Kirsten's BUSKING & PERFORMANCE PAGE ["My main interest is street performing aka busking, as it is not documented properly for some unknown reason, thus I aim to document part of that culture. I also want to leave a road map for others who would like to start busking. But my busking career overlapped with careers playing in swing bands, performing with vaudevillians, this is a catch all page for performing information I have accumulated over the decades, through the eyes of a solo woman busker, for the most part. I enjoy busking, it is very different than other entertainment venues. It is very antiauthoritarian and a good use of the public square, in my opinion. Busking also helps keep free speech in exercise."]

Lang, Lang: Piano Prodigy 60 Minutes (January 9, 2005) [The 22-year-old Chinese musical prodigy has been called one of the greatest classical pianists of his generation.]

Lois Lowry's The Giver ("To the Nazis, music was the “most German of the arts.” To the Jewish composers confined in Terezín, a concentration camp in what is now the Czech Republic, it was the most universal. In Terezín, they openly created and played music that was censored in other parts of Nazi-occupied Europe. Through that music, writes historian Ruth Bondy, a survivor of Terezín, they “opened a window into another world, different from the reality of the ghetto. Listening with closed eyes to Bernard The Giver by Lois Lowry—a futuristic novel that explores the relationship between past and present, between identity and memory. The Central Question: How do our individual and collective memories shape who we are today and influence our futures?")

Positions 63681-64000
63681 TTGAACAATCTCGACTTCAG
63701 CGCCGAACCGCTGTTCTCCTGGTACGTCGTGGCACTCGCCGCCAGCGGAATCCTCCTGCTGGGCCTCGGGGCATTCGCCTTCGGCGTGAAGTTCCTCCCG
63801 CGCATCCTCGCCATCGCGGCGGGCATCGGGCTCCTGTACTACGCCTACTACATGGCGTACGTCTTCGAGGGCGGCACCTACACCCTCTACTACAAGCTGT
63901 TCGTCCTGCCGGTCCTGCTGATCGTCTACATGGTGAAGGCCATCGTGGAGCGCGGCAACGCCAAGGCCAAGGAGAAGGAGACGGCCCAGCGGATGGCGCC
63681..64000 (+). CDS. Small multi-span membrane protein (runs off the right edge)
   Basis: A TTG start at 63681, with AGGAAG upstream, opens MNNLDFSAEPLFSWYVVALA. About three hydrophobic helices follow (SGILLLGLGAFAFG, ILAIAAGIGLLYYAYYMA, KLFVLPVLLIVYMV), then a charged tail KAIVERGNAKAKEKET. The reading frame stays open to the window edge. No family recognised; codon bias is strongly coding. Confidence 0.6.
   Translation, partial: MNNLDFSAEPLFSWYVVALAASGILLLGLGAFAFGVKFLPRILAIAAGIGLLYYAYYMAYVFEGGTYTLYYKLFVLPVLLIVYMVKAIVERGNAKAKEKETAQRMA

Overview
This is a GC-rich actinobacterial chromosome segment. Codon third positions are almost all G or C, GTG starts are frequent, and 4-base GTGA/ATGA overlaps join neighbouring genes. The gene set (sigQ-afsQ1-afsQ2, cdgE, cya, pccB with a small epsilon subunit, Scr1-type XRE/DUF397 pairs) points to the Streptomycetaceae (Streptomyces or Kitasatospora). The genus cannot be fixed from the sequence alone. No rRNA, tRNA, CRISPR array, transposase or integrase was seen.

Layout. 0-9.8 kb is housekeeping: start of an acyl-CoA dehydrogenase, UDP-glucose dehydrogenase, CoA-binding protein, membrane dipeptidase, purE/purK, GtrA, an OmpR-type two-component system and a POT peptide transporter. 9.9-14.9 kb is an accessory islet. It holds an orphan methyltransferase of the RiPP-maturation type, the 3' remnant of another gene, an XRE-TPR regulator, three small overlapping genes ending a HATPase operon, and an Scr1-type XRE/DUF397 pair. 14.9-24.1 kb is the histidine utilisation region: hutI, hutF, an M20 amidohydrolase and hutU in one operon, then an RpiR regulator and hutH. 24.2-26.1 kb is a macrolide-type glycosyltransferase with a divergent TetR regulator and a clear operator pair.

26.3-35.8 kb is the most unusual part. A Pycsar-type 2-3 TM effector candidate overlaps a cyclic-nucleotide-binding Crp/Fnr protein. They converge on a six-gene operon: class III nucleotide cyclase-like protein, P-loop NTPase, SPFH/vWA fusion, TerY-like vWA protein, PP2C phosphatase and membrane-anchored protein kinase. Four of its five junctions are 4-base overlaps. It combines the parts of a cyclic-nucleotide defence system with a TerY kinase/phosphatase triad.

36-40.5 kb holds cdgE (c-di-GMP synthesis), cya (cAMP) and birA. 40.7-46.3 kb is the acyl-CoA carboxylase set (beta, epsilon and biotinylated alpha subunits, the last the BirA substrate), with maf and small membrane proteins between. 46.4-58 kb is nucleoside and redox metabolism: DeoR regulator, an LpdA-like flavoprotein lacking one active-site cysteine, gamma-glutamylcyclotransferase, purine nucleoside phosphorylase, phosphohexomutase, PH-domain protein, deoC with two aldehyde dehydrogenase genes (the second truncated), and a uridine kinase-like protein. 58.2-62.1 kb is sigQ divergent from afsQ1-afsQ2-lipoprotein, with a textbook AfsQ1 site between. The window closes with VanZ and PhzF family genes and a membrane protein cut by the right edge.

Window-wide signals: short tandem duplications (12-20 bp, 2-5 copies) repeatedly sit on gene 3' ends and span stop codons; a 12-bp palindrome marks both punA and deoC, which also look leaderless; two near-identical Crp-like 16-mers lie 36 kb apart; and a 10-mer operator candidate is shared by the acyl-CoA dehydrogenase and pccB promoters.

Matters of Race ("My mother is a beautiful woman. In times of crisis as a child, I remember looking up at her knowing she had the answers to questions I found so hard for my young mind to grasp. Her words would always relax the moment’s pain and confusion when once again I was reminded that my brown skin, wooly hair, and full lips made me different to my classmates at my Irish Catholic grade school. Her voice, always gentle but firm, would say, “we’re all just human-beings, we’re all equal,” but she never said, “race didn’t matter.” I share this story because in Matters of Race we tried to show, through the stories of everyday people from Hawaii to New York, from South Dakota to North Carolina, that race is something we all live with everyday. It is a real part of our lives that keeps us guessing. “Is it race or is it me?” “Was that an insult because of who I am or just because…?” We might not be aware of it everyday but it only takes a look, a word, an inappropriate action, or an overt denial of basic rights or privileges to make race present, felt, and therefore real. In Matters of Race, we seek to explore our separate, as well as shared, past and present. In these stories of our individual and collective lives we see people grappling with race and its meaning in American society. Through these various narratives, we begin to learn about shared experience. And while that which keeps us together can be the burden of the past, that which unites us is also the challenge and the promise of mutual respect, which we gain through knowledge and the greater appreciation for our differences. The films challenge us to find a way to not just tolerate difference, but respect it. Our nation is a nation of many different cultures, and many different peoples wearing many different colors. While we strive to be a nation of people united with a common purpose, ideals and destiny, we are still a people who come from many places from around the world. We all strive to preserve some of the things that uniquely connect us to those far and varied places of origin. Whether a recent immigrant, native descendent or one who came by force or by choice, we all live here today cherishing our right to express our identity and ourselves as we choose. Our promise to protect and allow difference is what draws many to our shores. But the critical question that writer John Edgar Wideman challenges us to consider in Matters of Race is, “If we are different, who determines the meaning of difference, who benefits from its meaning? Who shall create its form and who will benefit from it?”)